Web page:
Bluey, the beloved Australian animated series, has charmed audiences worldwide with its heartwarming tales and enchanting animation. In an attempt to extend its reach, Bluey has entered the video game market with Bluey: The Videogame. Designed to encapsulate the spirit of the television show, the game aims to offer families a digital interactive experience with their favorite Heeler family. Let's delve into how Bluey's adventures translate from the screen to the gaming console.

Graphics that Mimic the Show's Charm

Visually, Bluey: The Videogame is a testament to its source material. The development team at Artax Games has meticulously recreated the vibrant and chunky art style familiar to fans of the show. The transition to a 2.5D environment is seamless, adding depth and life to settings such as the Heelers' household and the local creek without disrupting the show's signature aesthetic. The illusion of jumping into an episode of Bluey is further solidified with the original voice cast bringing their animated counterparts to life within the game.

Gameplay: A Mixed Bag Experience

However, once players delve deeper, the game reveals its limitations. The gameplay feels fragmented, with precision often falling by the wayside, especially in platforming segments. Co-op play, which should be a delightful family bonding opportunity, can become muddled and exasperating as players struggle to interact with objects or encounter character freezes. Despite these setbacks, the game does incorporate mini-games that try to offer diversity, including activities such as Keepy Uppy and Magic Xylophone, yet their execution can be unremarkable or bug-ridden, deterring from the overall enjoyment.

Underwhelming Content Volume

An area where Bluey: The Videogame notably falters is in its content volume. With a story arc that spans a mere four episodes of 10-15 minutes each, the game is disappointingly brief. Its short lifespan is unexpected and hard to justify, particularly considering the premium price point. While the nod to a larger narrative involving a treasure hunt is appreciated, the abrupt ending and lack of further development leave players desiring more substantial content.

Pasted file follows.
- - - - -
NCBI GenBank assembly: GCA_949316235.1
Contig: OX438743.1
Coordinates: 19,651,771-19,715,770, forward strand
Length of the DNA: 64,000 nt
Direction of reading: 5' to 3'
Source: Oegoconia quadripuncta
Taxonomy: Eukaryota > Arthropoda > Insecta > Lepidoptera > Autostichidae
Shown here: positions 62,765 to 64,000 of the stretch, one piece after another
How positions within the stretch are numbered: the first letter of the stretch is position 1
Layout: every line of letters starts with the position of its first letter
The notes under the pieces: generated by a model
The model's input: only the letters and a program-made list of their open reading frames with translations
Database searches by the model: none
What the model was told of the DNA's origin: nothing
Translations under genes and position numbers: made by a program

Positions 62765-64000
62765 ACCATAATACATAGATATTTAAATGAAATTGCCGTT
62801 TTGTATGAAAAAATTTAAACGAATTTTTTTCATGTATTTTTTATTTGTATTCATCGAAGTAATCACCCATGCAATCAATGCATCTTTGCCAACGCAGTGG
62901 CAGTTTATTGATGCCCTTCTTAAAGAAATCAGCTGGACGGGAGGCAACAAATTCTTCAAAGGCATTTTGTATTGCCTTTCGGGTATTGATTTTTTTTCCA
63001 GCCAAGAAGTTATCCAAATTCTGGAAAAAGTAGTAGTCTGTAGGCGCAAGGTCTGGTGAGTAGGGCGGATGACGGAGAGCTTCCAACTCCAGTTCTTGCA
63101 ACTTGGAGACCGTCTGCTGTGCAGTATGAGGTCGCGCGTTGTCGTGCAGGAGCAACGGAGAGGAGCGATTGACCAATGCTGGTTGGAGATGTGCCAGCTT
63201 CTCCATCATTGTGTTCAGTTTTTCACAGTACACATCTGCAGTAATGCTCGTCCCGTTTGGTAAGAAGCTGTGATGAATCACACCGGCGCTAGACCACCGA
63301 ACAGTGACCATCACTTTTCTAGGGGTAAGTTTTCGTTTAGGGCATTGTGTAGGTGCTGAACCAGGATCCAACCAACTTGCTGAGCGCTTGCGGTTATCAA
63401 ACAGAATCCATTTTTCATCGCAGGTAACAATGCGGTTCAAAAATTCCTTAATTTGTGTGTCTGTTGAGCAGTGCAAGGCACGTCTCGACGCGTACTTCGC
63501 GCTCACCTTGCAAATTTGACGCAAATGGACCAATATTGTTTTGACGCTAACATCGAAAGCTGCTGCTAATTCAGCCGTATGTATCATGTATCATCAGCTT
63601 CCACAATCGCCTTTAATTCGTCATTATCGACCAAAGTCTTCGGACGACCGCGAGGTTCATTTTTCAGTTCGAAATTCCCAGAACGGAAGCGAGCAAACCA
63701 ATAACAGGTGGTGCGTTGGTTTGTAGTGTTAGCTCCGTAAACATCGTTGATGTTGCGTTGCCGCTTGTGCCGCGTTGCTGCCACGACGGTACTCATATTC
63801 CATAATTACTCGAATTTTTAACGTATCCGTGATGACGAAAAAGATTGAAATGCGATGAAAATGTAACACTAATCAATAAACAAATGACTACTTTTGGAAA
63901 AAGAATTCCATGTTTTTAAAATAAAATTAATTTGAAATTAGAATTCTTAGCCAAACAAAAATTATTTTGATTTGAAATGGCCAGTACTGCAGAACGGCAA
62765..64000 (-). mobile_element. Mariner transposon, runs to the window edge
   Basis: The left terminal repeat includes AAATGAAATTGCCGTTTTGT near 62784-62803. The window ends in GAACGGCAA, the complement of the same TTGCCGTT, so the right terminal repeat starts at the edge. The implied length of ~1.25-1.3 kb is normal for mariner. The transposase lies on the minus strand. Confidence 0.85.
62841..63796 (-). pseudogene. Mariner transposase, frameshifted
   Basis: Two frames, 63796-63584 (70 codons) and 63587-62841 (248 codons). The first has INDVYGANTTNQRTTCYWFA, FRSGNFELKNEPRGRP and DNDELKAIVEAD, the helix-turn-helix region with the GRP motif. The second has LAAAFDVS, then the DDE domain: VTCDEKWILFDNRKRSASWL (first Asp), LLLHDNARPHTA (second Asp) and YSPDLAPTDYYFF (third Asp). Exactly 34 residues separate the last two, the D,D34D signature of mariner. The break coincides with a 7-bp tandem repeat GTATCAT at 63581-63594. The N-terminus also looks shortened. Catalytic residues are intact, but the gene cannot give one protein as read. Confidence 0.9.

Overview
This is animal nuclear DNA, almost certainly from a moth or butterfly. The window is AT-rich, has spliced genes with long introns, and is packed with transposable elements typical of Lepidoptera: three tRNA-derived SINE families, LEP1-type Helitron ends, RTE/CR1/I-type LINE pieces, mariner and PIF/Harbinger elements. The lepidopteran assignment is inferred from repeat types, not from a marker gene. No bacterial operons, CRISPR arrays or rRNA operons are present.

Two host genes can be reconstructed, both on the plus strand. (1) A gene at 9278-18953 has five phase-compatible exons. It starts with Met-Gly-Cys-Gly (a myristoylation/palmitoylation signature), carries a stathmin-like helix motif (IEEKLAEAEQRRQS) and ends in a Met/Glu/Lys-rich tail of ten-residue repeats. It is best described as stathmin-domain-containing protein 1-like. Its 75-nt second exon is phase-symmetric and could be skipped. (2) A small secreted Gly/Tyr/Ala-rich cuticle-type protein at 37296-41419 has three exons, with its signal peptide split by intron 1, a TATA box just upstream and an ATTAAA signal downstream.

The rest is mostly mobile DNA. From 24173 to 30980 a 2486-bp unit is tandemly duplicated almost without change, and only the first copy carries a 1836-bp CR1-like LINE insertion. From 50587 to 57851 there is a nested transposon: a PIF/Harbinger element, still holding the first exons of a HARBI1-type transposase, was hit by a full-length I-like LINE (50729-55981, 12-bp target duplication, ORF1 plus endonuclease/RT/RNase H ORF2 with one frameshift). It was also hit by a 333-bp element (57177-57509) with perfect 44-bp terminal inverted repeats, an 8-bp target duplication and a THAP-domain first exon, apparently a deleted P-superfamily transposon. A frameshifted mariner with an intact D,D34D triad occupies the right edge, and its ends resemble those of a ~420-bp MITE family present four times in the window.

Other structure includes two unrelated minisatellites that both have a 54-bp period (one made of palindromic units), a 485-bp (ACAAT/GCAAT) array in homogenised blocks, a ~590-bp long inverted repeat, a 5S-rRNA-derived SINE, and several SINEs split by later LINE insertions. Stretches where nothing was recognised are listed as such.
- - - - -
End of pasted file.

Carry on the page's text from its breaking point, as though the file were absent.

Pricing vs. Experience: A Questionable Equation

True to the critical tone of the original review, price becomes a significant point of contention when assessing the game. The high cost is not reflective of the experience provided, which is, at best, akin to a simplistic tablet game rather than a full-fledged console or PC title. This pricing strategy puts the game at an unfair advantage, and it is essential to factor in this aspect when considering Bluey: The Videogame for purchase.

Conclusion: Bluey's Gamified Disappointment

In closing, Bluey: The Videogame is a mixed experience that struggles to transition Bluey's televised magic into the gaming space successfully. Despite a faithful graphical recreation and the inclusion of original voices, the game painfully lacks in robust and engaging gameplay, and its brevity combined with its cost leaves much to be desired. What could have been a delightful extension of the Heeler family's adventures turns out to feel like a missed opportunity, more akin to a piece of quickly forgotten merchandise than a memorable video game.


  • The game beautifully captures the show's vibrant 2.5D animation
  • Original voice actors from the series bring authenticity to the experience.


  • Gameplay is fraught with bugs and control issues, leading to frustration
  • A remarkably brief main story with only four short episodes.


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